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Greeks earning more than €42,000 ($55,000) per year will now be taxed at a new top rate of 42 percent, under a major new tax reform bill submitted to the country's parliament late Thursday.
Under the new guidelines, the 42 percent top tax rate and earnings threshold replaces the previous level of 45 percent for incomes above €100,000 ($130,770). The new rate is part of a simplification of the country's tax rules. There are currently eight tax bands ranging from 18 percent to 45 percent. These will be replaced by three tax rates: 22 percent, 32 percent and 42 percent.
Greeks earning less than €25,000 ($32,700) a year are set to benefit from the new system in spite of the raise in the basic tax band as the government is proposing to raise the threshold on which income is taxed.
The new tax rates, part of the austerity measures demanded by the country's international rescue lenders, were submitted to parliament hours after the finance ministers from the 17 European Union countries that use the euro agreed in Brussels to restart rescue loan payments. Greece is in line to get €49.1 billion ($64 billion) between now and March, with €34.3 billion of that amount due in the coming days.
Greek finance minister, Yannis Stournaras, presented his colleagues form the other 16 European Union details of his country's long-awaited tax overhaul before the bill was submitted.
In return for the rescue loans, Greece's international lenders have insisted on a series of reforms, tax raises and spending cuts.
But the successive hikes in taxes, required to meet deficit-cutting targets, have hammered the economy, pushing unemployment up to 26 percent, and with more than 20 percent of the population now officially living in poverty — earning less than €7,200 ($9,420) per year.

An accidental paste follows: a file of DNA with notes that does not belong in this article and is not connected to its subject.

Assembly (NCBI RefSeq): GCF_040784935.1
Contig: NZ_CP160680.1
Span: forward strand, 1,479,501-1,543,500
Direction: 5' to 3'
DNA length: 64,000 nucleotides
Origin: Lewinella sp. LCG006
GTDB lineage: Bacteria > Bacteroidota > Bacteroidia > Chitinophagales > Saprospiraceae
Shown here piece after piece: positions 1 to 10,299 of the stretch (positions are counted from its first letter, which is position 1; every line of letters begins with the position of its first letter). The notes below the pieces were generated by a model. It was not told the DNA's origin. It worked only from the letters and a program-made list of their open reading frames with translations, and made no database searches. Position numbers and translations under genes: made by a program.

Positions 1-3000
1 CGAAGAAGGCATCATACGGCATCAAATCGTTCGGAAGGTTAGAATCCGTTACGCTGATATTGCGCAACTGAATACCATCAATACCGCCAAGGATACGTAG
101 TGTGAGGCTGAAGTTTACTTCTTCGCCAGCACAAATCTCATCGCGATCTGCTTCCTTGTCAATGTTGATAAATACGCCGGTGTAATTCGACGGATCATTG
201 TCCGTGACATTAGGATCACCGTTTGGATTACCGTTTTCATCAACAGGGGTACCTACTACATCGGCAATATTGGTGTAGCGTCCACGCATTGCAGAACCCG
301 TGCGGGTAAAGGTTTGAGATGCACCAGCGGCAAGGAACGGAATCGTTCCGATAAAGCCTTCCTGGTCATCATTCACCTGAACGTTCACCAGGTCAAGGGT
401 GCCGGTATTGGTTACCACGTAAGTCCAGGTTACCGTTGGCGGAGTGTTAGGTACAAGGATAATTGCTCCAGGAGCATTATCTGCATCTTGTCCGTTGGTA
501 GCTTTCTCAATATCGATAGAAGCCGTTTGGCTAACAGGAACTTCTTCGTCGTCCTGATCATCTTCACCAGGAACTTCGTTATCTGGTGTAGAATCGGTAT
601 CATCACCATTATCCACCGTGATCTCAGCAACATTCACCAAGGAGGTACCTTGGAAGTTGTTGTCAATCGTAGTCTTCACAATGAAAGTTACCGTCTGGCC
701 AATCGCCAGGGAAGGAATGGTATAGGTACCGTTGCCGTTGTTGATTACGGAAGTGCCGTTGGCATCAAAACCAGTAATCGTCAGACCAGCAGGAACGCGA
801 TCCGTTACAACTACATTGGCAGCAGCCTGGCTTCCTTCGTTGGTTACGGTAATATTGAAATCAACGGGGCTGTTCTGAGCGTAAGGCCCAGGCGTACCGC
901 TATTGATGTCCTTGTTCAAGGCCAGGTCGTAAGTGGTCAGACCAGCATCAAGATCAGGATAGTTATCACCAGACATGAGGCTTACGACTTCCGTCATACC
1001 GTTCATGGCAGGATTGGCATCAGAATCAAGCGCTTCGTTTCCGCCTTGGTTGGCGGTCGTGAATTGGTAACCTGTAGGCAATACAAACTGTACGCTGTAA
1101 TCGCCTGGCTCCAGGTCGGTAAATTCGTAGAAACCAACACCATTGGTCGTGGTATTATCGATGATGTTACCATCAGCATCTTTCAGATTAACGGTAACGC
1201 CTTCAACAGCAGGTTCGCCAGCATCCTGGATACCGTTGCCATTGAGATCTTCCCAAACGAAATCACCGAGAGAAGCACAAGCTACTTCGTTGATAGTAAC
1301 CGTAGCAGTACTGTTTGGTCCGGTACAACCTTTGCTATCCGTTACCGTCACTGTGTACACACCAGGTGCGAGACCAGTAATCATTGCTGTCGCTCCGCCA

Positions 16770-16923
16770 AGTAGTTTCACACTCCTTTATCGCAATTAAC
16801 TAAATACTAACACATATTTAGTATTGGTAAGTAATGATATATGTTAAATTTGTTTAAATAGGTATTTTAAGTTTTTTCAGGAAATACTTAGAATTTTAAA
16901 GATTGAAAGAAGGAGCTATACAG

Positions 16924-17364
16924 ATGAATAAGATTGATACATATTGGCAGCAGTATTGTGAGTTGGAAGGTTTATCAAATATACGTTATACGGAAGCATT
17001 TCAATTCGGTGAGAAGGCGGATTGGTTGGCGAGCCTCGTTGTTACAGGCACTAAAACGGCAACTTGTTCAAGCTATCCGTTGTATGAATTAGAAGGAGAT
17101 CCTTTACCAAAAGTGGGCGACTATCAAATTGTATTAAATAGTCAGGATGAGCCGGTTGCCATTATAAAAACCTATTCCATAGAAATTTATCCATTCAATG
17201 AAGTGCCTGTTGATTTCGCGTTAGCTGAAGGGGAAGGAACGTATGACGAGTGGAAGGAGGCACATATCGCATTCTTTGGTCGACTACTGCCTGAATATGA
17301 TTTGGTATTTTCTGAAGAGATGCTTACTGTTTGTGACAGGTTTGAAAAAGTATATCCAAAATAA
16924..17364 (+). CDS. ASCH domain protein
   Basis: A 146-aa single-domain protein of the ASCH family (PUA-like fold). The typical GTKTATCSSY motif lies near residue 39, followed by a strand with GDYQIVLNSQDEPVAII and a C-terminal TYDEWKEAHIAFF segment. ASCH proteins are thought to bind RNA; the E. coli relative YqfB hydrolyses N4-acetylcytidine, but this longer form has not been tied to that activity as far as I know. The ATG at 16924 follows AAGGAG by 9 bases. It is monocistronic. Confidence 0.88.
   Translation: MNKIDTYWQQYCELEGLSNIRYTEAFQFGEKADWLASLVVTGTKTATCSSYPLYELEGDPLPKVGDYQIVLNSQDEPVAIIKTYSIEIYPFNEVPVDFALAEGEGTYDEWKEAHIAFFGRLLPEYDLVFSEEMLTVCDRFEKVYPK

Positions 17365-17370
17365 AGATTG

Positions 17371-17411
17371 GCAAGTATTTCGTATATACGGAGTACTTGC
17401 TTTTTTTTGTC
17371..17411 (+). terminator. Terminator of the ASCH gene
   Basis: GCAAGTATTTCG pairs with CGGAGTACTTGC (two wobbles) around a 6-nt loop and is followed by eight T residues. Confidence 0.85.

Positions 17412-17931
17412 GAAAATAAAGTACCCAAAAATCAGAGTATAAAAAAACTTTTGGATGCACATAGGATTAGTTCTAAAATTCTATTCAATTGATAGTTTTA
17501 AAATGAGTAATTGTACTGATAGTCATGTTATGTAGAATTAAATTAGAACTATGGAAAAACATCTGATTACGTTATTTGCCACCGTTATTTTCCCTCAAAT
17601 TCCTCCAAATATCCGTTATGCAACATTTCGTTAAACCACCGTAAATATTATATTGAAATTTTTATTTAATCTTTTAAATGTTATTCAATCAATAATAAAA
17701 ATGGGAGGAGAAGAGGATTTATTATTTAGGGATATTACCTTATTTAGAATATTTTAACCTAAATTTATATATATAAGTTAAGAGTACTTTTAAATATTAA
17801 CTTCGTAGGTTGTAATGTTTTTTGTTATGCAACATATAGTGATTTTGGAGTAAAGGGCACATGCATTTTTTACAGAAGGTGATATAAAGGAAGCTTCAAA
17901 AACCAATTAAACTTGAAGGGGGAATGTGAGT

Conservative Prime Minister Antonis Samaras promised the speedy settlement of state debts and the recapitalization of the country's troubled banks with the money from the new loan installments, while spending €11.3 billion ($14.78 billion) on a debt buyback scheme.
"Today ends a long and difficult period of anxiety for Greece," Samaras told Greek reporters in Brussels.
"It ends the rumors, blackmail and pressures on our country to exit the euro. Today, Greece gained a great opportunity to stand on its feet and get out of the crisis — standing, not kneeling."
Samaras' center-right New Democracy party lost ground to its main rival, the left-wing Syriza Party, according to an opinion poll released late Thursday.
The Public Issue survey for private Skai television gave Syriza a 4.5-point lead, on 30.5 percent, while the extreme right Golden Dawn was in third place with a projected support of 10.5 percent.
It found that more Greeks now have a negative view of the European Union: 50 percent compared to 46 percent with a positive view — a major shift from the respective positions of 37 and 61 percent six months ago.
The survey conducted Dec. 6-10 had a 3.2 percent margin of error. Several other recent polls had given Syriza a 2-point advantage.